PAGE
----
Bach, for his part, has studiously steered around talk of human rights in China. He did say he would meet Peng Shuai, the Chinese tennis star who largely dropped from sight after accusing a former top Communist Party official of sexual assault, then later insisted she’d been misunderstood. Bach said she’d told IOC officials that she “that she can move freely, that she’s spending time with her family and friends.”
He said he’d support Peng if she wants an investigation. “But it’s her life, it’s her allegations,” he added.
Avoiding controversy has long been Bach’s rule.
“Sport must be politically neutral, but sport cannot be apolitical,” he once wrote, threading the phrasing needle so carefully his actual meaning is unclear.
But he knows it’s a gamble to make a stand on issues like human rights.
“If we are getting in the middle of tensions, disputes and confrontations of the political powers then we are putting the Games at risk,” he told reporters at a Beijing press conference.
Olympic organizers have a long history with authoritarian rulers, from Adolf Hitler in the 1936 Summer Games in Berlin to Vladimir Putin and the 2014 Winter Olympics in Sochi, Russia.
“There’s not a glorious history to look back on,” said Andrew Zimbalist, an economics professor at Smith College who has extensively studied the Olympics.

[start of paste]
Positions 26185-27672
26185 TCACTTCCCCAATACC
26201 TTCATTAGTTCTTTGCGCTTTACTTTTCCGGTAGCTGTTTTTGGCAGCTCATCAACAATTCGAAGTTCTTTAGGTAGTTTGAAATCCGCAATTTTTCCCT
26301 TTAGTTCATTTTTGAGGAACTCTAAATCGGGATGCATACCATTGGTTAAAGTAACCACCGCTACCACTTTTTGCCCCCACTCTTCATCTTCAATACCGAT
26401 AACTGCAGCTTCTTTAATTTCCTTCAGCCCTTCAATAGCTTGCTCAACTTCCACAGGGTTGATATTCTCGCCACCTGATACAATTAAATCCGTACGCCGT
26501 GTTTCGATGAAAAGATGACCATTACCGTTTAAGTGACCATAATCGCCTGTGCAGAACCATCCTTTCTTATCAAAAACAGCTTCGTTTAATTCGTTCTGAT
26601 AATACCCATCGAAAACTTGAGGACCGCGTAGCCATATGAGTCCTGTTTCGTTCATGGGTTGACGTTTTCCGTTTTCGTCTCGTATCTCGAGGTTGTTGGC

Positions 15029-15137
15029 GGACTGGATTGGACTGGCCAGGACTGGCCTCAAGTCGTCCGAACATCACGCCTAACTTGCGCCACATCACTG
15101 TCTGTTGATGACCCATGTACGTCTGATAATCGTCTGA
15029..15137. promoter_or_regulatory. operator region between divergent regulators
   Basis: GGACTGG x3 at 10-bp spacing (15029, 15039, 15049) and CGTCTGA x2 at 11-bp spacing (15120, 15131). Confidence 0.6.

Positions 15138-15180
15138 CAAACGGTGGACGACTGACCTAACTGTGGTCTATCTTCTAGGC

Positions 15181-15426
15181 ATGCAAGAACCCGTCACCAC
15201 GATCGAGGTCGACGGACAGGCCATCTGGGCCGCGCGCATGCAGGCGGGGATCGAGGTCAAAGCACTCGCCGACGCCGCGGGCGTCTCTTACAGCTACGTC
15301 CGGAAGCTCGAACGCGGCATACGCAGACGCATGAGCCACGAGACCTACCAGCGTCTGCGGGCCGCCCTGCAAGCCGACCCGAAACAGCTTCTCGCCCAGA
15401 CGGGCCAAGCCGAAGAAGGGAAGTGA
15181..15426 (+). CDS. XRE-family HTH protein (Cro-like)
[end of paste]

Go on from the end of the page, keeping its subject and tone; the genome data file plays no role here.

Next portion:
Take those Berlin Games. By 1936, Nazi antisemitism was blatantly clear, with laws that excluded German Jews from citizenship and banned marriage or sex between Jews and “citizens of German or kindred blood.”
Yet the Games went ahead. And two Jewish runners on the U.S. team, Marty Glickman and Sam Stoller, were pulled from the 4-X-100 meter relay squad one day before the race. U.S. officials insisted it had been done to bring in faster runners, but Glickman saw it differently.
“Here were two rather obscure Jewish athletes who could be kept off the podium so to not embarrass Adolf Hitler,” he said years later in an interview.
Zimbalist says the Olympic Committee is so risk-averse that it’s tarnishing its reputation.
“They pretend that they’re apolitical even though they make choices that are inherently political,” he said in an interview. They are “giving a level of approval to the Chinese by hosting the Games there. That’s a statement.”